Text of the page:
Another issue that affected my first concept was the weather forecast in Barbados. The small island had been expecting some storms during Thanksgiving break, which is when I had planned to do my project. It was due to this factor that was entirely beyond my control that my photos were affected adversely. The water whilst scuba diving to take the pictures wasn’t as clear as I had hoped it would be and all the shipwreck and coral were covered with sand. Nevertheless, I still took as many pictures as I could and made sure I had the time and resources to accomplish my backup plan just in case the quality of the pictures on the disposable camera were not as I had wished.

After returning to DC and developing the pictures, my fears came true, as the photos didn’t come out as clear as I had expected and with the quality that I had needed for the assignment. Instead, I decided to use the images that did work, the ones I had taken on my digital camera, and replace the ones that did not work with images that I had captured at the National Aquarium in Baltimore.  In retrospect, the execution of the objects I wanted to cover in my original idea worked but in a different way than I had previously envisaged. I had originally wanted the common theme to be the diversity of the ocean, and figured that with or without the shipwreck I was able to accomplish and execute my goal accurately by illustrating the variety of species and creatures living in the sea.  The photo essay was not that different from my initial idea. I just had to adjust the subjects being photographed according to my predicament. The only major change was not using the shipwreck that I originally planned on using.

My biggest personal disillusionment was not being able to depict the stunning and fascinating shipwreck that I saw. Ironically, I believe that my biggest success came out of this disappointment. If it wasn’t for the setback I faced after seeing the disposable camera pictures, I wouldn’t have been able to portray the beautiful colors, patterns and textures of the coral and fish I saw at the National Aquarium and that would have been something that my audience would have missed out on. It is through this experience of trial and error I learned that with art, no matter what medium you are using, there will always be a bright side. Even if you strongly dislike the first outcome, there is always the possibility of trying again and you just have to be creative and imaginative. In addition to that, I learned that for everything you do, you should always consider a backup plan just in case things don’t go according to your original idea and to work with what you have to convey something spectacular.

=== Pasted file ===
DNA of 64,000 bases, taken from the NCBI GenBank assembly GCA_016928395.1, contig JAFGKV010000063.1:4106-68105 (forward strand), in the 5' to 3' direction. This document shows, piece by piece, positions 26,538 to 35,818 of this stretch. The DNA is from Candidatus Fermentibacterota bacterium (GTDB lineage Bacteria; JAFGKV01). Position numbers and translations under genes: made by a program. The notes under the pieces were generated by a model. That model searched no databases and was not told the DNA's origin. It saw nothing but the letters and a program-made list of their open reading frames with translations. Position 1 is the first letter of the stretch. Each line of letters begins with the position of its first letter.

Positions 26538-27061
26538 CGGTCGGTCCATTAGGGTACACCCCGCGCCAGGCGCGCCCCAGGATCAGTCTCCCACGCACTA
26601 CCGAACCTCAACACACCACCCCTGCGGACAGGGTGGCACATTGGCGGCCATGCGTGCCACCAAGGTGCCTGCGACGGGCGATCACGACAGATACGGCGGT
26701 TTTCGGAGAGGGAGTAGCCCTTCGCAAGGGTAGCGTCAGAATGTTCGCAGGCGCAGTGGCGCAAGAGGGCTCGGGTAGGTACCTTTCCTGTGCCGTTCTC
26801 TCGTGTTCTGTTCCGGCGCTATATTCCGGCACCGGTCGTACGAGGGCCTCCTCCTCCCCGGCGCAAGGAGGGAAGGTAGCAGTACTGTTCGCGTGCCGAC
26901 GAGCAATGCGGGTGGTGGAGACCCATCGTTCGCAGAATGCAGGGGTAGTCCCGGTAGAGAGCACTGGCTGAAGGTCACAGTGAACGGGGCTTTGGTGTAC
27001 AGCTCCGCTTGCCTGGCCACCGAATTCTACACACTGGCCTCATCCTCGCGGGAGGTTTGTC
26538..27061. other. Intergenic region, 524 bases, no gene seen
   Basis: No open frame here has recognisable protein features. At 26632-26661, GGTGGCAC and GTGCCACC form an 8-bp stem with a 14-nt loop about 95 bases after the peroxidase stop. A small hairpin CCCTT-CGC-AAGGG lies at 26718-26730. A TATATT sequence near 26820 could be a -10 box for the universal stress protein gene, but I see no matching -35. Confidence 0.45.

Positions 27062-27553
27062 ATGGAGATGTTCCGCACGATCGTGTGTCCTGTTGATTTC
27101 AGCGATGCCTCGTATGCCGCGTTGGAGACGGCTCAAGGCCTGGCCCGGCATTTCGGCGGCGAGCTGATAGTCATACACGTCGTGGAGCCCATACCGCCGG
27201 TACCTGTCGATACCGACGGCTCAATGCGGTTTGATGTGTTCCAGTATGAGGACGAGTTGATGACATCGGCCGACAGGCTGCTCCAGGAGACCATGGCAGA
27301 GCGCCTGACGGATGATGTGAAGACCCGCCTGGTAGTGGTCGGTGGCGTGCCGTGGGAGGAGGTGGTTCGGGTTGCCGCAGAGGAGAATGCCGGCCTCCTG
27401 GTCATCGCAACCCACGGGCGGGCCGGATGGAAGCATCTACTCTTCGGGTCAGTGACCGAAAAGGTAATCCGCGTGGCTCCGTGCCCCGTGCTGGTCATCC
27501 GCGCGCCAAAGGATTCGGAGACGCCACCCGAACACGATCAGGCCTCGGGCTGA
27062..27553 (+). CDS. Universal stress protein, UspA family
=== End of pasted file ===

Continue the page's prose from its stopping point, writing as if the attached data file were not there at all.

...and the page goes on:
I am confident that I was able to visually convey the wonders and beauty of ocean life. I also believe that after viewing this project, some, if not most, of the viewers would be interested in further exploring ocean life, or just appreciating and marveling at the beauty of marine life and nature.  In conclusion, if I had the chance to do the project differently to improve my work, I would use a different camera, a digital one that allowed me to go deeper into the depths of the ocean. Other than that, I don’t think I would make any changes because I believe I have created something unique and simple that I am very proud to present in its current form. This journey has made me eager to explore different oceans and take advantage of the chances and opportunities that life has given me. I can’t wait to explore the beauty of the world we live in, starting out small and making a bigger change every day.